miracle?
          Any thoughts?
          Jim Miller


          [Non-text portions of this message have been removed]





          SPONSORED LINKS Bible study software Bible study library Bible study
          Bible study tool Christian bible study Online bible study


          ------------------------------------------------------------------------------
          YAHOO! GROUPS LINKS

          a.. Visit your group "ematthew" on the web.

          b.. To unsubscribe from this group, send an email to:
          ematthew-unsubscribe@yahoogroups.com

          c.. Your use of Yahoo! Groups is subject to the Yahoo! Terms of Service.


          ------------------------------------------------------------------------------



          [Non-text portions of this message have been removed]
        • Ernest M. Ezeogu
          As someone familiar with life in a fishing community, I do not see a conflict in Matt 17:24-27 re. fishing with a hook. Fishing with a net or with a hook are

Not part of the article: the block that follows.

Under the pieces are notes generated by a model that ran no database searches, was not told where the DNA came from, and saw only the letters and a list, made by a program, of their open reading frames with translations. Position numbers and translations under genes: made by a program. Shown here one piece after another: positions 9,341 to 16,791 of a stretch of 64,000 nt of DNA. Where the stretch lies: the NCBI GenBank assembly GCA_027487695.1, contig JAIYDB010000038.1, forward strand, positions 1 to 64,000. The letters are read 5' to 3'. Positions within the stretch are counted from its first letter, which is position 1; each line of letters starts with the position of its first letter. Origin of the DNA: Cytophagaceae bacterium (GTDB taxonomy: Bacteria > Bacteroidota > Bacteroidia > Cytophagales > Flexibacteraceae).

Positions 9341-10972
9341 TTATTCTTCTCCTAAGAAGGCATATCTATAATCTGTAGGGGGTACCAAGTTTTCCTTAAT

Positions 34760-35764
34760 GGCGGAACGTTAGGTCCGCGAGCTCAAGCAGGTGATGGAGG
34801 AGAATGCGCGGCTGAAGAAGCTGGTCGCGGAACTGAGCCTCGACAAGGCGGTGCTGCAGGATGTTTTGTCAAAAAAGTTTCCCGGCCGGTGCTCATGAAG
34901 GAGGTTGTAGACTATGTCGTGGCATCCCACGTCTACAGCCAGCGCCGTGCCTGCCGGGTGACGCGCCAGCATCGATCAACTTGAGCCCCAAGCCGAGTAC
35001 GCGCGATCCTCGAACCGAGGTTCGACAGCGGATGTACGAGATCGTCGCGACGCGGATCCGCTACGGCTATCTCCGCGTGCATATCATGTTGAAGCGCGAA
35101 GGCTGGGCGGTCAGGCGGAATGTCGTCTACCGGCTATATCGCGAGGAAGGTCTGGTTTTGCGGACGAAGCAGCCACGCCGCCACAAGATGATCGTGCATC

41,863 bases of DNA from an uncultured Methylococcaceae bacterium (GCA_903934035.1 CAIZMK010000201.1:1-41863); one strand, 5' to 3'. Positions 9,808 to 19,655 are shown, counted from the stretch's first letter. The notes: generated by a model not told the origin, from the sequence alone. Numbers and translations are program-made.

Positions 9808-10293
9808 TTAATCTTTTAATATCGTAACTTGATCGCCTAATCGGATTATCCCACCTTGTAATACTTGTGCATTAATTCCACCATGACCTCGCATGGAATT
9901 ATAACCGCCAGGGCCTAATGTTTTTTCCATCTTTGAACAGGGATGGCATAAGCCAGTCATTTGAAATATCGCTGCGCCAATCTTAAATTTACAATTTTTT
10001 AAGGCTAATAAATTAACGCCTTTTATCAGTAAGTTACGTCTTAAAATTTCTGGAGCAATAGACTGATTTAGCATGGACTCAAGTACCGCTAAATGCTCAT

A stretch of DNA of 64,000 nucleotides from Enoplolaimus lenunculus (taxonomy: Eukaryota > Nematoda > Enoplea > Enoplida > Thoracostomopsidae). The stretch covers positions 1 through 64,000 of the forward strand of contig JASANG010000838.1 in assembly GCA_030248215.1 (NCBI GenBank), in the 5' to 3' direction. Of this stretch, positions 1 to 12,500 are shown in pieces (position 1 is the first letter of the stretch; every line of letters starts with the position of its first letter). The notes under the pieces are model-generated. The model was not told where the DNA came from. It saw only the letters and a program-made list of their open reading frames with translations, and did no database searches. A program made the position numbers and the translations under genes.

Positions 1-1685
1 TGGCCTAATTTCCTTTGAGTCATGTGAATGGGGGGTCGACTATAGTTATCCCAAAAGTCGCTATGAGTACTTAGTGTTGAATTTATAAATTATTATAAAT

Message 4 of 4 , Oct 7, 2005
          • 0 Attachment
            As someone familiar with life in a fishing community, I do not see a
            conflict in Matt 17:24-27 re. fishing with a hook. Fishing with a net or
            with a hook are practised alternatively in fishing communities as the
            occasion demands. The bible know about net fishing as well as hook fishing
            (Job 41:1-2).

            There are huge differences between net- and hook fishing. The former is done
            by a group of fishermen and the latter by an individual fisherman. The
            former usually demand the use of a boat, the latter not necessarily. The
            former is normal for professional fishermen who make a living out of the
            trade, the latter for occasional fishermen who may need a fish or two for
            supper.

            Given these difference, I think that hook fishing is more appropriate in the
            context of the story that net fishing. Peter is no longer a professional but
            an occasional fisherman. He is fishing alone and not with a group of
            fishermen. And all that he needs for is one fish. It would be out of place
            to use a fishing net here.

            As for the allegorizing or moralizing interpretations one may give to
            aspects of the story, some of them may be homiletically appealing, but we
            should be careful not to make a story about payment of the temple tax into a
            story of evangelism.

            Ernest M. Ezeogu.


            [Non-text portions of this message have been removed]
          Your message has been successfully submitted and would be delivered to recipients shortly.